by Maury Litwack
There’s nothing like a Presidential election to boost our patriotism and dedication to the political process. But when it comes to improving our daily lives, there’s nothing like a local election.
Think about it: Jewish neighborhoods across the country are growing, so our day schools and yeshivas need more government support to meet rising demands for resources. That means we need to partner with local and state government officials who appreciate the value we bring to our neighborhoods and care about making things better. By electing local leaders who understand and respect our interests, we can guarantee the longevity of vital community institutions.
Problem is, not enough of us know which candidates will best support our communities. So we stand in the voting booth and throw a dart at the ballot, hoping it will land on someone tolerable. Or we figure our vote won’t matter anyway so we don’t vote at all.
But some candidates are clearly better for our communities than others. And each and every vote does matter. A lot.
That is why the Orthodox Union conducts campaigns throughout the United States to educate voters on critical Jewish community issues. Last month, we spearheaded the Get Out The Vote Campaign, which uses digital ads and phone calls to remind New Yorkers of their civic duty. In 2013, we galvanized the Jewish community to vote for candidates eager to support their interests through the NJVOTES initiative.
Each project shares a central mission: to inform prospective voters about the stakes of local and state races and underscore the value of voting.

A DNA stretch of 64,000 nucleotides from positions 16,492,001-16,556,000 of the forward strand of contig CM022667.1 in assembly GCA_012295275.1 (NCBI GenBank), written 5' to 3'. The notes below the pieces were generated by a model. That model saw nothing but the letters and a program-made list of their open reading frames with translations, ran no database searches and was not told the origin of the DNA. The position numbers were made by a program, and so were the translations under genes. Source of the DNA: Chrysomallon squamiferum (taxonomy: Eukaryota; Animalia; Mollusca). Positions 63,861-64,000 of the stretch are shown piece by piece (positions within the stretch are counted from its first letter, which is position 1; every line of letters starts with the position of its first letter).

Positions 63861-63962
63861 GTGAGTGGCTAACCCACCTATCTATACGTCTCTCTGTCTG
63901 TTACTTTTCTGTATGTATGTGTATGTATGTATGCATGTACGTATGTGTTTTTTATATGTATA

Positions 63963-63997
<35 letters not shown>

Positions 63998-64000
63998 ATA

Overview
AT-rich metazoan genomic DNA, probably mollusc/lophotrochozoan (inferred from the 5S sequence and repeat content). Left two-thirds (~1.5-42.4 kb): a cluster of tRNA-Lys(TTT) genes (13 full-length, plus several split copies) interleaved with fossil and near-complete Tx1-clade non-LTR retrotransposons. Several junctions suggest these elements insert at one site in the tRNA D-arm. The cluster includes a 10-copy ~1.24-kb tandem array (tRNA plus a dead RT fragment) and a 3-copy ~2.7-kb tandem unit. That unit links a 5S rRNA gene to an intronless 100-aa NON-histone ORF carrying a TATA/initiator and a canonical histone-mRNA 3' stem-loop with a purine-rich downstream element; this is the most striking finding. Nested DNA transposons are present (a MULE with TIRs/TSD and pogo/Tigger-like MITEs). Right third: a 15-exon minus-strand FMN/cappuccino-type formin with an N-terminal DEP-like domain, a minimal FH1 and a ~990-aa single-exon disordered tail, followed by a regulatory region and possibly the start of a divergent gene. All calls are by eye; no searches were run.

There are countless examples of how every vote matters. Over the past two years, politicians from both parties have eked out wins for state and local offices across the country, proving the vital importance of voter turnout.
For instance, on the same night that Hillary Clinton claimed a definitive victory in New York’s 2016 presidential primary, Assemblyman Todd Kaminsky won a much closer race for Dean Skelos’ vacant New York State Senate seat. The Long Island Democrat’s defeat of Christopher McGrath by just 780 votes was the latest in a recent spate of elections in the Tri-State area with extremely narrow margins of victory.
In 2014, Hector Ramirez challenged Victor Pichardo, a member of the New York State Assembly, for his Bronx-based seat. After the primary results came in, a recount was ordered. When the recount was finished, Pichardo had held onto his seat — by only two votes.
That same year, Emil Stern, a longtime member of New Jersey’s Teaneck Town Council, was defeated by only 51 votes. The following year, incumbent mayor Norman Schmelz bested his Democratic challenger by 18 votes in Bergenfield, New Jersey, and sitting Assemblywoman Donna Simon lost to her Democratic challenger by 76 votes in New Jersey’s 16th District.
Clearly, the reality is that just one vote could be the deciding factor in any local or state election.
Members of the Jewish community need to show up at the polls to support leaders who will work with us.
Local officials do more than make zoning laws and decide on dates for parades. They determine how critical resources are allocated. They have the power to promote or disregard our interests and needs. If we want Jewish institutions to benefit and improve, we need to let them know how much we care about our community issues.
But these officials can’t do it alone — they need us to partner with them. So our first step is to learn which candidates will best support our communities. And the next step is to get out and vote for them.
If we make our opinions heard in electing these local and state leaders, we can support our institutions, strengthen our neighborhoods, and secure the future of Jewish communities across the country.